However in 2011 two enterprising economists, Hans-Werner Sinn and Timo Wollmershauser, found a way of sourcing the full data from the IMF databank and were able to present the full picture.
As of April 2012, the debtor NCBs have BORROWED over €850bn from the rest of the system , €650bn of which is owed by the PIIGS. This is principally funded by Germany (€463bn) and the Netherlands (€152bn) and little Luxemburg ((€109bn. Worryingly, these negative balances have arisen despite public money inflows such as European Union International Monetary Funds loans, which eventually end up in the banking systems. These balances represent massive transfers of wealth – Germany’s balance represents 20% of its annual GDP. This transfer happened without any political accountability or democratic process – just through the automatic function of the monetary union. It is worth comparing this complete absence of political process with the attention and scrutiny associated with the European financial stability facility (EFSF), which was recently increased to €780bn.
In the absence of standard accounting practices, or at least disclosure by the ECB, nobody knew what was happening. The ECB responded that the TARGET2 system was working as it was intended to, and cannot be capped since a euro must be worth the same in all parts of the currency area, and freely transferable as well. Some official voices have even suggested that the size of these balances is only a problem if the public know about them.
The debate, indeed outcry, in Germany about these balances shows that the full implications of monetary union were not properly understood by the vast majority of citizens, even though there were references to the possibility of this type of event in academic literature.
Concern is particularly high now because if Greece were to leave the monetary union, it would not be in a position to repay the €100bn odd Euros that its NCB owes the rest of the euro system. Of course, the whole edifice was set up without any limitations on TARGET2 balances, wholly on the basis that no country would ever leave the euro. Although this remains the official position of the ECB, in practice politicians speak openly of this as a possibility.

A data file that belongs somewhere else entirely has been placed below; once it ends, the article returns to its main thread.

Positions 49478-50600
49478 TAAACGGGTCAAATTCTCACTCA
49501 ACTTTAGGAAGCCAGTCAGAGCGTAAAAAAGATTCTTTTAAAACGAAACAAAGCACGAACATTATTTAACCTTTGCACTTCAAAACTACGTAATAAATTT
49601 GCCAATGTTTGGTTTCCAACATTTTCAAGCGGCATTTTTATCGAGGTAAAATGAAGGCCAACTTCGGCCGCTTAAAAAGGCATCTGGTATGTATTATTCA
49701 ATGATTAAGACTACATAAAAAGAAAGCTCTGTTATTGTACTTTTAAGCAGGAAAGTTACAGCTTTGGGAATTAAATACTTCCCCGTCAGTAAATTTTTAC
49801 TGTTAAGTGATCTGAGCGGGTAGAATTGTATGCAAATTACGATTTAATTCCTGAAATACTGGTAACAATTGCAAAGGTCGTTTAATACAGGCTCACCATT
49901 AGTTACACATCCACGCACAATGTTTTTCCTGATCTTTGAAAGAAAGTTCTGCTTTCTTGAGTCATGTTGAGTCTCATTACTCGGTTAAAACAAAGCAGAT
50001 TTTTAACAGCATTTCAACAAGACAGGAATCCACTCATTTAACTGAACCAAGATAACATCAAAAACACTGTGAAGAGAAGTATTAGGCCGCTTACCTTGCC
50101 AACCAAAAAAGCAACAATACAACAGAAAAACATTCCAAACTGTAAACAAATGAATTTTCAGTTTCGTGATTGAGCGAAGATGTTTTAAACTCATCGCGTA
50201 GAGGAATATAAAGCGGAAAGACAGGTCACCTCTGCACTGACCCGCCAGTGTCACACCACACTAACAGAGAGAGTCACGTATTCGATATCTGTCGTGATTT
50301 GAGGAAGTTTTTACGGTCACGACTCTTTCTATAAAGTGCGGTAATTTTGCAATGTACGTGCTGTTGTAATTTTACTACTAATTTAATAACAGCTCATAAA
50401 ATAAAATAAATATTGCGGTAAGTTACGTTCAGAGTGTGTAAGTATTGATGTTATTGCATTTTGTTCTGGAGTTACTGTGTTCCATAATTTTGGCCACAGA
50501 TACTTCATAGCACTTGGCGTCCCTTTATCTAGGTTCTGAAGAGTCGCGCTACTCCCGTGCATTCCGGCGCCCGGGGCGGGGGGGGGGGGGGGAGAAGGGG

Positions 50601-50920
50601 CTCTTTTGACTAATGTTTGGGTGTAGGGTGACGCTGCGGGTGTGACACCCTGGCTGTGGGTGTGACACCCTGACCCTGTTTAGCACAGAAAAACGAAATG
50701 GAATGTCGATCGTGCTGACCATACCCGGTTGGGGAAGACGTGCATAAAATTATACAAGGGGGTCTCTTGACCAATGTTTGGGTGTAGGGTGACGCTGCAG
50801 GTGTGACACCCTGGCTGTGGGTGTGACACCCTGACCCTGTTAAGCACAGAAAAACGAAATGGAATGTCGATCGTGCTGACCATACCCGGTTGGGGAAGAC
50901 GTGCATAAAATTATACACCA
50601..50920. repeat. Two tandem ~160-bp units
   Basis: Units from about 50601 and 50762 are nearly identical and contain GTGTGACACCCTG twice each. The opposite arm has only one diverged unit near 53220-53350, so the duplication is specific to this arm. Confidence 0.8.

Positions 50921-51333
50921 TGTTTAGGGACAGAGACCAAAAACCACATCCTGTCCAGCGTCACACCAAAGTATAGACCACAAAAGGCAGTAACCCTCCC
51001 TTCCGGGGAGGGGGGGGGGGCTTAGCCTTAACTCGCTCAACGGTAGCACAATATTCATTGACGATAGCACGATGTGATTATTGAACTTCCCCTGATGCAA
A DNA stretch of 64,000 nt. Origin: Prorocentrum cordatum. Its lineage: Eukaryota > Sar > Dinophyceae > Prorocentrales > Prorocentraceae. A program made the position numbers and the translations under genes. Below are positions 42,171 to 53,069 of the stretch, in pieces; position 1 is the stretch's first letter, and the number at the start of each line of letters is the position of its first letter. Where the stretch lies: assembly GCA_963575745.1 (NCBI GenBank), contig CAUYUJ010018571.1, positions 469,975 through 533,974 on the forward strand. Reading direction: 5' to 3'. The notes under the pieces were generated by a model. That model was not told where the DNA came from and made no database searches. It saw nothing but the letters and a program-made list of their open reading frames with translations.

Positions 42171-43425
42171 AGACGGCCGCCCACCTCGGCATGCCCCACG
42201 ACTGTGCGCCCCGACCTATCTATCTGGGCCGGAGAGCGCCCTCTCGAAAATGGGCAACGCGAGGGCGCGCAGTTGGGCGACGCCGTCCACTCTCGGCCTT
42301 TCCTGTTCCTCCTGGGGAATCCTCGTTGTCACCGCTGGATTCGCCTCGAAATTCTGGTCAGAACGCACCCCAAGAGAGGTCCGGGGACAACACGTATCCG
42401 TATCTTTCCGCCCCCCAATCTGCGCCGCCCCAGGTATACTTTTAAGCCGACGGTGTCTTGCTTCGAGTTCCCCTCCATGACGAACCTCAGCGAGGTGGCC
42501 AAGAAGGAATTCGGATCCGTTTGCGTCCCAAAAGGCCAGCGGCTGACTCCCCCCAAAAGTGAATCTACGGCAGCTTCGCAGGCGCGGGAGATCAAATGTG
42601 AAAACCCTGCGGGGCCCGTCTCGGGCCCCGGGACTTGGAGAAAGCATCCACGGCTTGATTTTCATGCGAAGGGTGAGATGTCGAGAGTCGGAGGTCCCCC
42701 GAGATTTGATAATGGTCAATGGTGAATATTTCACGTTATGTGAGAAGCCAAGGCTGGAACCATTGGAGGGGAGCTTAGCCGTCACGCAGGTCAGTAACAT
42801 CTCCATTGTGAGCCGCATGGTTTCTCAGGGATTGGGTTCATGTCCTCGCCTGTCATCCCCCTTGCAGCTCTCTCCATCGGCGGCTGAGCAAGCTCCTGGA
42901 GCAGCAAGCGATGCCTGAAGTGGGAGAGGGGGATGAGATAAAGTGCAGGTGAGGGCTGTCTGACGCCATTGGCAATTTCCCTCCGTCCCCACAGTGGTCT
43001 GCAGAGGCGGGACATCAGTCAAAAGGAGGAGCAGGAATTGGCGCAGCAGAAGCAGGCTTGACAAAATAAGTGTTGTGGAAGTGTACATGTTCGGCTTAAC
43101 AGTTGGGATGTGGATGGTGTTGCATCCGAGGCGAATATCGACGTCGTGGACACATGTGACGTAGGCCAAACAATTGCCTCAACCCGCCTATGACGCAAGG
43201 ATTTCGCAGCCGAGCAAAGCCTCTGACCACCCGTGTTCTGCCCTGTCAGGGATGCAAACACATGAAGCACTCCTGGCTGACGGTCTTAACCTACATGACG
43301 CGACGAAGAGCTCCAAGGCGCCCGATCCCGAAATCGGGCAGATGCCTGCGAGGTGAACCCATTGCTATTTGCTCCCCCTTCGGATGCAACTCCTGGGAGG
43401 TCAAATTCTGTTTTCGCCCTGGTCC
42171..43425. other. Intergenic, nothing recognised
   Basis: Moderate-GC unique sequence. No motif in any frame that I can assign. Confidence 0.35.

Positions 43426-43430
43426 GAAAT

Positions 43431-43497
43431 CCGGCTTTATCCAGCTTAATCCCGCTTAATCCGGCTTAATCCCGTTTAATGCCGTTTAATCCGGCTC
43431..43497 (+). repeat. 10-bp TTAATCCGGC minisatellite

If the ECB were to suffer from an NCB not meeting its obligations on TARGET2, a Greek exit would wipe out the entire capital of the ECB which has capital and reserves of approximately €31bn, rendering it insolvent. This would require the other NCBs, which collectively own the ECB, to contribute additional capital to it but 12 of the 17 NCBs are already heavily indebted to the ECB and are certainly not in any position to contribute more capital.
The absence of proper accounting for these balances deprived the public of visibility on the balance of payments crisis developing within the euro zone after the credit crunch and has the potential to bring down the ECB and national central banks of member countries with it.
Intra Eurosystem Assets (€billion)
Austria -34.6 Belguim -52.8 Cyprus -7.9 France -79.6 Greece -104.8 Ireland -142.4 Italy -191.4 Malta -0.4 Portugal -60.9 Slovakia -13.6 Spain -150.8 Total -842.0
Intra Eurosystem Liabilities (€ billion)
Estonia 1.0 Finland 66.0 Germany 463.3 Luxembourg 109.5 Netherlands 152.8 Total 792.6
Adapted from an article which was published in Accountancy magazine